Mainstream economic policymaking rests on a division of labor: The Federal Reserve should worry about managing the macro-economy — balancing job creation against inflation — while Congress should focus on balancing its budgets. But now this way of doing business is coming under assault, thanks to things like Modern Monetary Theory and the left's push for Medicare-for-all and a Green New Deal.

But here's the funny thing: Even if you set aside this big clash of ideas and grant mainstream economics its assumptions, this assignment of roles makes no sense.

Recall that the central bank's main job is to adjust interest rates. Increasing interest rates cools off inflation but also squashes job and wage growth. Cutting interest rates boosts job and wage growth but also risks giving inflation more room to rise. Monetary policy is a permanent high-wire act, always trying to hit the right balance between these competing forces.

Now, when pressed, mainstream economists admit you could theoretically use fiscal policy to do the same thing. Congress could just set its taxing and spending programs to hit the sweet spot between maximum employment and price stability — and that can mean small or big deficits, depending.

Most of the economic profession just doesn't think that would be wise. It's a prudential and political objection, rather than an economic one.

From many economists' perspective, trusting a bunch of politicians to balance the competing forces of aggregate demand and inflation is crazy: They're bound to screw it up. Fed officials, by contrast, are highly educated experts protected from direct political pressures.

Furthermore, the mainstream believes interest rates are a much better tool for managing the economy; taxes and spending are too easily politicized.

Both of these assumptions are highly questionable, to put it mildly.

But for our purposes here, let's assume they're both correct. Does that lead to the conclusion that Congress should focus on "paying for" its spending over the long run?

Not at all.

Monetary policy is asymmetric. It's quite good at holding down economic growth and preventing inflation. But it's not nearly as good at boosting economic growth.

Part of the problem is the zero lower bound. Interest rates can rise as high as they want. But they can't fall below zero. (Well, technically they can. How well it works is another matter.) If interest rates hit the zero lower bound, but the economy still needs more stimulus, monetary policy is largely out of ammunition.

But there's an even deeper reason.

Contrary to popular belief, banks don't loan out the money they receive from reserves and deposits. When they loan, they're actually creating new money from thin air. Banks hold reserves because regulations require them to, and they hold deposits because doing so helps them turn a profit. But the money banks loan doesn't "come out of" either bucket.

Ultimately, the profit motive is what prevents banks from just creating endless credit willy-nilly: If banks create too much credit, interest rates fall too far and banks stop turning a profit. If they create too little credit, interest rates rise too high and drive off customers — and the banks stop turning a profit.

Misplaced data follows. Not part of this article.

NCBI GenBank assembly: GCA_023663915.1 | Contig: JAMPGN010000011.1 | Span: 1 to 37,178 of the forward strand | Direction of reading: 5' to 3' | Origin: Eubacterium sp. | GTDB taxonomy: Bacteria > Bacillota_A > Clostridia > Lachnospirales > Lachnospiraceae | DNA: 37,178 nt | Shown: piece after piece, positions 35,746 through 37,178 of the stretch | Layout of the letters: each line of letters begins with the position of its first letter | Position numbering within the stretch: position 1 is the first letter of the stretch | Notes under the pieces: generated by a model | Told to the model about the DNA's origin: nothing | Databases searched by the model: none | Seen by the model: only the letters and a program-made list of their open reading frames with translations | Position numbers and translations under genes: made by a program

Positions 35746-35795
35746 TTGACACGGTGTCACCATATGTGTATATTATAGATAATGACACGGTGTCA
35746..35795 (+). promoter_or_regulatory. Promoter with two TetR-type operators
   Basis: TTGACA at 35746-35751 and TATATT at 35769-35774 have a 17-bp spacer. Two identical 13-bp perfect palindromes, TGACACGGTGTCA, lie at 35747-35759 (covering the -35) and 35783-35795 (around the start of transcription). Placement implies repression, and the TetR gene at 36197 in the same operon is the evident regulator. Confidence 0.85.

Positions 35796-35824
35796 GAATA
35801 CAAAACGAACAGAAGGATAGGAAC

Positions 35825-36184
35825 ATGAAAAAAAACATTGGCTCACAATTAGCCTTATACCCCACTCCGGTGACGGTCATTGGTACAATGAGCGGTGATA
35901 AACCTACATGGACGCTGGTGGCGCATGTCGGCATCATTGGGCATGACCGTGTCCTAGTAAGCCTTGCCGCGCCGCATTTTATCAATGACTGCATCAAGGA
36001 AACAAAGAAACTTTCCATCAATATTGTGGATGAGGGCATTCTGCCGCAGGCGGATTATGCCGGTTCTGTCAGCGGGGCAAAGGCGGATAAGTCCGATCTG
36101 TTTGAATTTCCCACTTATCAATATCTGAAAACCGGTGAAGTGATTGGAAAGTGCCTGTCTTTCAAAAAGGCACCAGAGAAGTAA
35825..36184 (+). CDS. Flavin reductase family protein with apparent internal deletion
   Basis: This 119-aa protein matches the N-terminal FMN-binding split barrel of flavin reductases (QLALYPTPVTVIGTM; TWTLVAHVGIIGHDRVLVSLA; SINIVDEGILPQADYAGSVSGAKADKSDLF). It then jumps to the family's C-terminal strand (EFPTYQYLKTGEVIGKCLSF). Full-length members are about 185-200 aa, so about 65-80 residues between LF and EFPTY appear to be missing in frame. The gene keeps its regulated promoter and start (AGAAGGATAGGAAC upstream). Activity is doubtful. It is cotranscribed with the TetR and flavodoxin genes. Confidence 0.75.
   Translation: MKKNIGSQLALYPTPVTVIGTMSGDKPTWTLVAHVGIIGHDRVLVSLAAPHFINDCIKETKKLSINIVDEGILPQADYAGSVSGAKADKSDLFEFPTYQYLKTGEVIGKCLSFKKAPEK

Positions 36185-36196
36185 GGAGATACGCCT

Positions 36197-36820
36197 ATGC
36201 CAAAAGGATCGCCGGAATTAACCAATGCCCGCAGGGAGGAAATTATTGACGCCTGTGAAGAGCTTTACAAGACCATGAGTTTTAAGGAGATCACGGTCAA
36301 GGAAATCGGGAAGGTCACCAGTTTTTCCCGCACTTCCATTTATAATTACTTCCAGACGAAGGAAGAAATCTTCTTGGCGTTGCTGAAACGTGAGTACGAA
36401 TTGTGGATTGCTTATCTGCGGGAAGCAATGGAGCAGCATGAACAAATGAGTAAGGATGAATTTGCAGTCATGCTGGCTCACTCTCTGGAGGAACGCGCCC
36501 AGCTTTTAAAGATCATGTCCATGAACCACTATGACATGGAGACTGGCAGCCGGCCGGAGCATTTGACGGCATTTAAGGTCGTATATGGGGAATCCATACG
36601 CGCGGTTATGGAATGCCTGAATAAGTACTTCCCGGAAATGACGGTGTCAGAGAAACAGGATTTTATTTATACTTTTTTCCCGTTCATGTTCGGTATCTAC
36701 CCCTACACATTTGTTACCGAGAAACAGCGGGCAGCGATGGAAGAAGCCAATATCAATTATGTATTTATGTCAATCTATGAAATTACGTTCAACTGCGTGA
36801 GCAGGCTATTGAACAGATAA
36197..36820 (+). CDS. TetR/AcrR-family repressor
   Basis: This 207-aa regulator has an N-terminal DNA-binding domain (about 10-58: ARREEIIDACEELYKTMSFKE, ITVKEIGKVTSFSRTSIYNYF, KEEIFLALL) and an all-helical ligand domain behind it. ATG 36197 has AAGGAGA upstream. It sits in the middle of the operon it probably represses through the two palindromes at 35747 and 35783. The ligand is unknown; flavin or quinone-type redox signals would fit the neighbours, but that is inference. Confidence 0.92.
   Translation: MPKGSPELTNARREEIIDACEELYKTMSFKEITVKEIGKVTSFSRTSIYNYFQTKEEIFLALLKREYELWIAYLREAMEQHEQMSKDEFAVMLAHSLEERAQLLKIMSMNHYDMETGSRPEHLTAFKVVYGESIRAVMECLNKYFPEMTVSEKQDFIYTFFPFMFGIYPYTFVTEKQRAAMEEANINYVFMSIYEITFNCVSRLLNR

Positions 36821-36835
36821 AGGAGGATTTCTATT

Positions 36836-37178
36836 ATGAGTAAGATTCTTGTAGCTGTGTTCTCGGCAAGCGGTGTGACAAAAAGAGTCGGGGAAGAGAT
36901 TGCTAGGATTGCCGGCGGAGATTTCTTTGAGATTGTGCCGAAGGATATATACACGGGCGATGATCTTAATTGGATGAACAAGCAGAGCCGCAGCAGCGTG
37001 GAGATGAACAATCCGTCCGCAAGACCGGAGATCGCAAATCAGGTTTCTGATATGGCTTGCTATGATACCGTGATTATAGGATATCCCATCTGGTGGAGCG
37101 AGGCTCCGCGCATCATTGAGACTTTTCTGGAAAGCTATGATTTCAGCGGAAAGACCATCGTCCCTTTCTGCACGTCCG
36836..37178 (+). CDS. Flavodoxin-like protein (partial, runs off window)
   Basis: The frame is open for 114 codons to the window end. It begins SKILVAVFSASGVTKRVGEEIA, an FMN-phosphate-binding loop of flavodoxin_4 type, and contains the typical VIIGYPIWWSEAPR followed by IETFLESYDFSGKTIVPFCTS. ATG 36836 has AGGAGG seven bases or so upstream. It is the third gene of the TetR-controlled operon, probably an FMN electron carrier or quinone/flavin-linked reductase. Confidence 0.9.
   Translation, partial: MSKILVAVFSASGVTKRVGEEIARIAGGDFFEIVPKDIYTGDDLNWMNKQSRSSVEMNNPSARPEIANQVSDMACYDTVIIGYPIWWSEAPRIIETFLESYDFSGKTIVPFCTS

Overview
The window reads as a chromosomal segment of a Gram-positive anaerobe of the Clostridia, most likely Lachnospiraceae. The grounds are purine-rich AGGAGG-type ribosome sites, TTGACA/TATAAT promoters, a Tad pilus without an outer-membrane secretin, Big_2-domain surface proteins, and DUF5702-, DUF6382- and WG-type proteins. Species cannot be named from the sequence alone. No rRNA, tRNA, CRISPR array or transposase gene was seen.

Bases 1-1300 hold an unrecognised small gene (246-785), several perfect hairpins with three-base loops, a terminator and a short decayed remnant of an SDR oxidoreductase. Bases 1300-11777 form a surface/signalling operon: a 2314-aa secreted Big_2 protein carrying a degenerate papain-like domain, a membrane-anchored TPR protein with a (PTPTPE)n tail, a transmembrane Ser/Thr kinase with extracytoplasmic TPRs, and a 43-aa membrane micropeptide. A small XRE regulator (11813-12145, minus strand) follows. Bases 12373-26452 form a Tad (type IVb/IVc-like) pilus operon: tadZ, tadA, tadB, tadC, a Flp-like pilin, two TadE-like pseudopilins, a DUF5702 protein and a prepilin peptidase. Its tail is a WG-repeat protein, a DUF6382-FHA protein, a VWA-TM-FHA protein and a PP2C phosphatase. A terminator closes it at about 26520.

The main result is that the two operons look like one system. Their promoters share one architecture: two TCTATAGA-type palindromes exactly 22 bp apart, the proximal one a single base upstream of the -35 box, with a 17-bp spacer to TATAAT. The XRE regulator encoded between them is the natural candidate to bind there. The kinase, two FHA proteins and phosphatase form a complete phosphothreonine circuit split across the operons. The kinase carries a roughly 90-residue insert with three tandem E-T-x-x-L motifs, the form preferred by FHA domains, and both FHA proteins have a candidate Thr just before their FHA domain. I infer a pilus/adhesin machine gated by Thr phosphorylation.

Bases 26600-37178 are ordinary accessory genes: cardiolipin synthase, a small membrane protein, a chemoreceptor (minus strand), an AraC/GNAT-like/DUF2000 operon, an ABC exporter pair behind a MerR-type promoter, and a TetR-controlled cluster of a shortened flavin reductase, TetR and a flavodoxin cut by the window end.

How much credit is too much or too little depends on wider conditions. An economy that's really booming will justify much higher interest rates than an economy that's in the doldrums.

Now, back to the Federal Reserve: Crudely put, the Fed adjusts interest rates by forcing banks to charge higher interest rates than they might otherwise want to. Again, the profit motive is crucial here: It simply doesn't make sense for banks to charge anyone less than they charge each other, or than the interest they get from the Fed itself. And the Fed can adjust both dials. But the central bank has no equivalent ability to force banks to charge lower interest rates than they might otherwise want to. If wider economic conditions justify lower rates, the best the Fed can do is get out of everyone's way, and hope they go low enough.

In short, the Fed can push down on the economy. But it can't really push up on it.

For decades, we assumed the economy would supply that upward pressure naturally. To their chagrin, economists are discovering this isn't true: Interest rates and inflation have both been steadily falling for almost four decades and are now near rock bottom despite our super-low unemployment. Wages have stagnated and inequality has skyrocketed. According to the Fed's own research, the gap between actual economic output and potential output — the threshold beyond which more stimulus just results in inflation — could still be as high as 12 percentage points. That's an enormous hole, 10 years on from the Great Recession.

If the upward pressure can't come from the Fed, and it isn't coming from the economy, there's only one other option: fiscal policy.

Practically speaking, it's hard to say how this would work, since our entire economic policymaking apparatus is built around the assumption that deficits are bad. But like I said, the Fed has tools to estimate how far we are below potential. And politicians have sophisticated outfits like the Congressional Budget Office to model the economic effects of bills. Relying on those resources, one thing Congress could do is design its annual budgets to always stimulate the economy by two or three percentage points beyond maximum potential output. Then the Fed could come in and press down just enough to balance us out at maximum output.

The advantage of this approach is Congress would still be following a very dumb and simple rule: always try to overheat the economy a bit. The actual balancing would still be Fed officials' job, and they'd still use interest rates to make the fine-tune adjustments.

But the Fed would also have the one key thing it currently lacks: Something to push against.